Rape claim highlights risk to female refugees
Sunday 27 July 2003
Campaign groups are calling on the Government to set up women-only hostels for female asylum-seekers following the alleged rape of a young mother at a centre for refugees.
The victim of the alleged attack told The Independent on Sunday how she was sexually assaulted at Eurotower, a crumbling tower block and former backpackers' hostel in Stockwell, south London, now part-run by the Refugee Council with Home Office funding.
The case highlights the plight of vulnerable women seeking asylum in Britain, many of whom have already been victims of rape and sexual abuse in their home countries. Support groups such as Women Against Rape report an increase in calls from refugee women claiming they have been assaulted or sexually harassed by men in state accommodation.
Women Against Rape is calling for the Government to set up women-only hostels to protect the security of female asylum-seekers.
"The conditions for women are inhumane and unacceptable," said Cristel Amiss, a spokeswoman for the charity.
"Many have already suffered sexual attacks and rape only to arrive in this country and find themselves living in squalid conditions without adequate security."
"Clarice" - not her real name - told The Independent on Sunday how a man raped her in her own room at a hostel providing emergency accommodation.
"I came here thinking I'd be safe, but some people in Britain treat their dogs better than their women," said the former nursery teacher from the Ivory Coast in West Africa.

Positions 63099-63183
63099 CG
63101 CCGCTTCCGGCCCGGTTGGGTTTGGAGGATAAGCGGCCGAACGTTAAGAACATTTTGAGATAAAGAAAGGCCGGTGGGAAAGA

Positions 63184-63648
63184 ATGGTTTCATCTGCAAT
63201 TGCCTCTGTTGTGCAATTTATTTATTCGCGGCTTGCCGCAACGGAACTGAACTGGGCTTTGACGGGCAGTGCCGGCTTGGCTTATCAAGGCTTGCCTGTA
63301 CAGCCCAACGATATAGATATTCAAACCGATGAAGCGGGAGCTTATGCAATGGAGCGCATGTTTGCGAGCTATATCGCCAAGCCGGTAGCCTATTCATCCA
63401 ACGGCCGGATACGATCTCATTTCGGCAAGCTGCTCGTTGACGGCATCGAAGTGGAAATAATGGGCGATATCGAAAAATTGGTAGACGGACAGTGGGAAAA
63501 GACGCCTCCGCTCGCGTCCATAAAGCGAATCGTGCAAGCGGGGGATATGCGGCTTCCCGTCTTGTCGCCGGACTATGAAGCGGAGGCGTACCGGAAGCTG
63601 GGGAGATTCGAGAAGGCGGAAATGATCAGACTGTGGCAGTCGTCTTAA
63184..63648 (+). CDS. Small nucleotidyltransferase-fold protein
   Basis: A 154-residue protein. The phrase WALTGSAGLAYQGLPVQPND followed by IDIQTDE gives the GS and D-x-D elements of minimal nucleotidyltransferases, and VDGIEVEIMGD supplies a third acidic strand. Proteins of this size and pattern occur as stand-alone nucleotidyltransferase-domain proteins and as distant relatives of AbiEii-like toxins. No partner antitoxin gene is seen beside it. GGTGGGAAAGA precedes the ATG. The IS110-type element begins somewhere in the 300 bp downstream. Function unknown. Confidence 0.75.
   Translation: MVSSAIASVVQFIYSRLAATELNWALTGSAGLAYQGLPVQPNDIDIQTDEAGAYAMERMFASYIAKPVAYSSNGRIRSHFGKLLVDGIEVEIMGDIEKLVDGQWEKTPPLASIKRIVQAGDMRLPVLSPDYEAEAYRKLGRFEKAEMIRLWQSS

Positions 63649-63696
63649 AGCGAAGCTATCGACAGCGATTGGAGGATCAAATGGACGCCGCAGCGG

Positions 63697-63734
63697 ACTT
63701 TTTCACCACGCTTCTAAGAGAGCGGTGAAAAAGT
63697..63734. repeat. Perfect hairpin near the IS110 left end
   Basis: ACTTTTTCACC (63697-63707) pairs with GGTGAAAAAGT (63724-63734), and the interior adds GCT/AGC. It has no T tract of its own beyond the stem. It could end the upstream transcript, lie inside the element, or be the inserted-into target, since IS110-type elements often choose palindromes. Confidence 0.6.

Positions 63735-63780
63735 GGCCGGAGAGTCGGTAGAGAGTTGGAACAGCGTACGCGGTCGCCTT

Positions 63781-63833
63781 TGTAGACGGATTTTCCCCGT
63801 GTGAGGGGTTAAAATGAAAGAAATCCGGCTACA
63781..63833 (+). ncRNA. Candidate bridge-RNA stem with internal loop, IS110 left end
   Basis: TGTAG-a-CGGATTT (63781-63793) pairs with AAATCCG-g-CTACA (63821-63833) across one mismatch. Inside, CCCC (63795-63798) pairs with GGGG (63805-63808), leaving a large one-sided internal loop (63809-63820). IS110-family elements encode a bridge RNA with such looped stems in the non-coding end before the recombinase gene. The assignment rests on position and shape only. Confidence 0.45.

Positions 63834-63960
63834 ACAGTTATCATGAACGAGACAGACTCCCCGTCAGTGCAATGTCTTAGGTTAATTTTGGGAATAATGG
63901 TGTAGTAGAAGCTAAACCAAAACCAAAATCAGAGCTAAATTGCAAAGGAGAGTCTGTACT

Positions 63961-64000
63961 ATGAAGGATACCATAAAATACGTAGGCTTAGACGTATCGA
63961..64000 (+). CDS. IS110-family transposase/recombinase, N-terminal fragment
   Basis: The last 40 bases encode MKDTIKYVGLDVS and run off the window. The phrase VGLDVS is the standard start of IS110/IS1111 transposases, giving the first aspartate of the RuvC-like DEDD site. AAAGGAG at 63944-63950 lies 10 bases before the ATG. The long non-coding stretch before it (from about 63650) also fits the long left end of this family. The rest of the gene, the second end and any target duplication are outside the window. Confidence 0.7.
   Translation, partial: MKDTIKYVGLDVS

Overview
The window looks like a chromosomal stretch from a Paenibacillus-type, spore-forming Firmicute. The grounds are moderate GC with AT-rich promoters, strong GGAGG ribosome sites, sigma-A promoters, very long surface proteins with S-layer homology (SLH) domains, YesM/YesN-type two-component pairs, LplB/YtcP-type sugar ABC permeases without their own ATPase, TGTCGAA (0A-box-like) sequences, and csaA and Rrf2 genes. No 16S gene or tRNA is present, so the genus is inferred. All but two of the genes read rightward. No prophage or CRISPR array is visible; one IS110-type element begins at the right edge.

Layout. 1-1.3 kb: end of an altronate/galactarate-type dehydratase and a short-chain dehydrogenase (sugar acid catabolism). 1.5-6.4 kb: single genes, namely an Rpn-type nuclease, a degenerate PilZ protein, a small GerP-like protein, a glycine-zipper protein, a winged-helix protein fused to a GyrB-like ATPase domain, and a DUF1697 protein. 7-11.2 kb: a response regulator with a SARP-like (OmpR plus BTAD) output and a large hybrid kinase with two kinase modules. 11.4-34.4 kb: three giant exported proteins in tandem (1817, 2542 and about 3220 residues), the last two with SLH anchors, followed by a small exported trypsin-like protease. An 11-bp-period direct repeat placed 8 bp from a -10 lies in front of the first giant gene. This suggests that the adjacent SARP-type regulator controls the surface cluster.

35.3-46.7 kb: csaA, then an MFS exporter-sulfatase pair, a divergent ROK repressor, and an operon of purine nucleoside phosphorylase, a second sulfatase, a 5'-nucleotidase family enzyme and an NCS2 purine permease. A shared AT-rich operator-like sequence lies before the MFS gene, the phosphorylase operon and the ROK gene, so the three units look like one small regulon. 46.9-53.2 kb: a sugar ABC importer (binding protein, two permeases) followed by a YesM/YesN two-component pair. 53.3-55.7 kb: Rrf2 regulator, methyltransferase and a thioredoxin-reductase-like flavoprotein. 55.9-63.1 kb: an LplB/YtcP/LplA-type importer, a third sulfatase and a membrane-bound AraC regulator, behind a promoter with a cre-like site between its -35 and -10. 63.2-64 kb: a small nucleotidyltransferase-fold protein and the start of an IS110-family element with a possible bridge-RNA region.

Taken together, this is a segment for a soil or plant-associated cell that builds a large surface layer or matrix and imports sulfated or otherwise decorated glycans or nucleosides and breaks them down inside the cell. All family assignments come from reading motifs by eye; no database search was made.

"The way I've been treated here is worse than what I've left behind. As an asylum-seeker, they think you are a second-class citizen."
The Refugee Council placed her in Eurotower in January after a friend she was living with returned to Africa. The alleged rape took place on 20 May. Clarice was taken to hospital and interviewed by the police who gave her a rape alarm. However, she says they told her they did not believe her claims.
Single women are segregated from male residents on separate floors at Eurotower but security is limited at best.
"We are very distressed that any of our clients feel frightened or upset in the accommodation we have placed them in, and take allegations of harassment or other critical incidents very seriously indeed," said Margaret Lally, acting chief executive of the Refugee Council. She said the council had revised procedures so that women do not feel frightened.
The Metropolitan police said its officers had made every effort to investigate Clarice's claim and even leafleted tenants in Eurotower but were hampered by lack of evidence. They said Clarice refused to provide a statement, though she says she was too traumatised at the time.
The Home Office said it recognised women asylum-seekers were a vulnerable group. "We are aware of the problems at Eurotower but emergency accommodation will be replaced with accommodation centres. We have tightened up the claims procedures for asylum-seekers because of widespread abuse of the system."
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